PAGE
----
LONDON (Reuters) - Already facing a likely growth slowdown, the euro zone risks a sudden tightening of financial conditions next month should banks across the bloc use the opportunity to repay billions of euros in cheap loans taken from the European Central Bank.
Such repayments could in turn boost the euro and the bloc’s borrowing costs, an unwelcome development for policymakers after data this week signaled economic growth probably failed to pick up in the second quarter of the year.
June brings the first early repayment date for almost 400 billion euros ($471 billion) of targeted long-term refinancing operations (TLTROs), designed by the European Central Bank to encourage lending to the real economy.
A first series of TLTROs was launched in 2014, and a second in 2016. They provided banks with interest-free funding and even the possibility of a rebate if they lent the cash on to businesses and households.
The loans had a four-year maturity, with a quarterly option to repay early from two years after the loan was taken out.
Early repayments for the first series of TLTROs fell due in 2016 and most of those loans were rolled over into the second series, analysts said.
According to Swedish bank Nordea, early TLTRO repayments in June could top 110 billion euros.
That estimate is based on a comparison with 2013, when unexpected early repayments of a previous series of cheap three-year loans totaling 137 billion euros offered by the ECB to help fight the euro zone debt crisis caught markets by surprise.
To view a graphic on The ECB's balance sheet, click: reut.rs/2Lq5j8W
Other banks’ estimates put the expected figure for next month in the region of 100 billion euros.
The ECB declined to comment on repayment expectations.
Peter Kinsella, head of currency and rates strategy at CBA, sees two reasons why banks will repay a sizeable portion of the TLTRO loans.
First, they no longer require the same degree of central bank support. CBA estimates that the average Tier 1 equity ratio, a measure of a bank’s financial strength, is around 14 percent versus 8 percent before the 2008 financial crisis.
The recovery in euro zone banks was highlighted by first quarter earnings — 85 percent of banks in the MSCI EMU index met or beat analyst expectations, according to I/B/E/S data.
Second, CBA says that because various regulatory levies faced by banks are proportional to the size of their balance sheets, early repayment of ECB loans will help reduce that balance sheet and in turn potential charges.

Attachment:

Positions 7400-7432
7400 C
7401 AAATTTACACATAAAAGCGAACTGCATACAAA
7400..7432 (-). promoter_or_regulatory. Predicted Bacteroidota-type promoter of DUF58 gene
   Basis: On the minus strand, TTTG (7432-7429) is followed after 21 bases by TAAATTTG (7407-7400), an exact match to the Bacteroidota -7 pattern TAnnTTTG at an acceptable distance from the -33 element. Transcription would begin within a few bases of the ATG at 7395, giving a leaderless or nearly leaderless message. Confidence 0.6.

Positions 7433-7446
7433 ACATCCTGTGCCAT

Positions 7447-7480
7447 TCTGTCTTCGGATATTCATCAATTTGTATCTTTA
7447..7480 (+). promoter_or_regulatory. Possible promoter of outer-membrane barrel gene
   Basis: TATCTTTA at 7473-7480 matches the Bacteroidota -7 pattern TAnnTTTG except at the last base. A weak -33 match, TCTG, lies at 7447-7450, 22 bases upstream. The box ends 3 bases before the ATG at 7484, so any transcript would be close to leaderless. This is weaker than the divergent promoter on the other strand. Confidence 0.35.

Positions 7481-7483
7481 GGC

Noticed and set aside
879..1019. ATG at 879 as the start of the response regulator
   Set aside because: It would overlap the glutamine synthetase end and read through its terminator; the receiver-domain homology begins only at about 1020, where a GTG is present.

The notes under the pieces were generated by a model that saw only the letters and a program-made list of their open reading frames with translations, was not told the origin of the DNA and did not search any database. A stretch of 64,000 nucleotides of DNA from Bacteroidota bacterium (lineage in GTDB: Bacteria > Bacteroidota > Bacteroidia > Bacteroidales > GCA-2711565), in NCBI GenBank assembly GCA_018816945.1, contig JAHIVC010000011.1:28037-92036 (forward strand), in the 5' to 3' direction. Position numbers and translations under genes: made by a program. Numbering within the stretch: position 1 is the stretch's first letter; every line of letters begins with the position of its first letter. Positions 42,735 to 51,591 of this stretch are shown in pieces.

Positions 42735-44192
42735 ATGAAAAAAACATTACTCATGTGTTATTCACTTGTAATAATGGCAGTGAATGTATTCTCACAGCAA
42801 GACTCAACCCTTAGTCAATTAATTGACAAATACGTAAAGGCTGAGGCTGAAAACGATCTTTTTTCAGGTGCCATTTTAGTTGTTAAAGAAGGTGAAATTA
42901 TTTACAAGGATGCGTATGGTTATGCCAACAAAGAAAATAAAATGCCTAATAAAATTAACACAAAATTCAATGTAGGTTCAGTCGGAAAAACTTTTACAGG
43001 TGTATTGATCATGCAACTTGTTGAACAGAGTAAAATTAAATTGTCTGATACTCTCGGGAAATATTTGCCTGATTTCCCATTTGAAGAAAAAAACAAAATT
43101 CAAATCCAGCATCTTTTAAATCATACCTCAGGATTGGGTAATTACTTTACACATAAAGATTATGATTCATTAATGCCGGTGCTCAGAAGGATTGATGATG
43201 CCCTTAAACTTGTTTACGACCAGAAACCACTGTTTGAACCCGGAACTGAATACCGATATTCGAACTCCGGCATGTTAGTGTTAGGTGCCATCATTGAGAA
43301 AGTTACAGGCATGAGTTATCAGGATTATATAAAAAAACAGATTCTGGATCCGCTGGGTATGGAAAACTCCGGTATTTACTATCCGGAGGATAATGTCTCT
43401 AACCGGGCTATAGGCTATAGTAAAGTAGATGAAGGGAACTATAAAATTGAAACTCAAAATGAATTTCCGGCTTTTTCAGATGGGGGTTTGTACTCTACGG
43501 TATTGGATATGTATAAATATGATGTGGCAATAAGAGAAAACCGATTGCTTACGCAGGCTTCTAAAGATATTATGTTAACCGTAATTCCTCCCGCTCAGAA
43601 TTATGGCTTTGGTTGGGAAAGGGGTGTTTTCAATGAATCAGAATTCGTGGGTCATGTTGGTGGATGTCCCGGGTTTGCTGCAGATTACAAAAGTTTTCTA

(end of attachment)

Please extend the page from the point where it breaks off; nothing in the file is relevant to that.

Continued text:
“If euro zone banks voluntarily repay a significant proportion ... we anticipate front-end euro zone yields may lift aggressively, because the early repayment implies a tightening of monetary conditions,” said Kinsella.
European Commission data shows euro area monetary conditions have already tightened in recent months, partly because of the euro’s strength at the start of 2018 and throughout last year.
A further tightening could take investors by surprise.
German two-year bond yields remain deeply negative, at minus 0.61 percent DE2YT=RR.
Some strategists said that while early TLTRO repayments was not their base-case for June, this could happen in September — the banks’ next opportunity to pay back the ECB early.
Traders say there were few immediate concerns about early loan repayments being made — especially since interest rates at minus 0.4 percent for two more years under the TLTRO remain attractive, and potentially shelter banks from a rate rise over that period.
Also, many banks are believed to be still assessing what they might do.
One strategist said it made financial sense for banks to start repaying these loans only when the maturity of the loans drops to a year because after that they become less attractive to hold.
Also, even if banks decide to repay their loans early, the ECB will still continue its 30 billion euros a month of bond purchases until September at least. That means its balance sheet will still be expanding and pumping cash into the economy.
For Nordea chief analyst Jan von Gerich, though, these ECB purchases may not be big enough to offset the impact of early TLTRO repayments.
“Given that the ECB is on the final stretch of its net bond purchases, the remaining bond purchases may never be able to compensate for the flow of early TLTRO repayments,” he said.
“The ECB’s balance sheet could start to contract well before the first rate hike and even before the end of the net bond purchases.”
This would stand in contrast to the U.S. Federal Reserve, which did not let its balance sheet start contracting until more than 1-1/2 years after its first post-crisis rate hike, he said.
For others, the incentive to pay back loans early was linked to facing up to the reality of the changing monetary policy backdrop globally.
“This is not an issue for right now, but it could be later in the year as central banks globally tighten their policies — essentially the unwinding of global QE,” said Patrick O’Donnell, investment manager at Aberdeen Asset Management.
Reporting by Dhara Ranasinghe; Additional reporting by Sujata Rao and Kit Rees in LONDON and Balazs Koranyi in FRANKFURT; Editing by Catherine Evans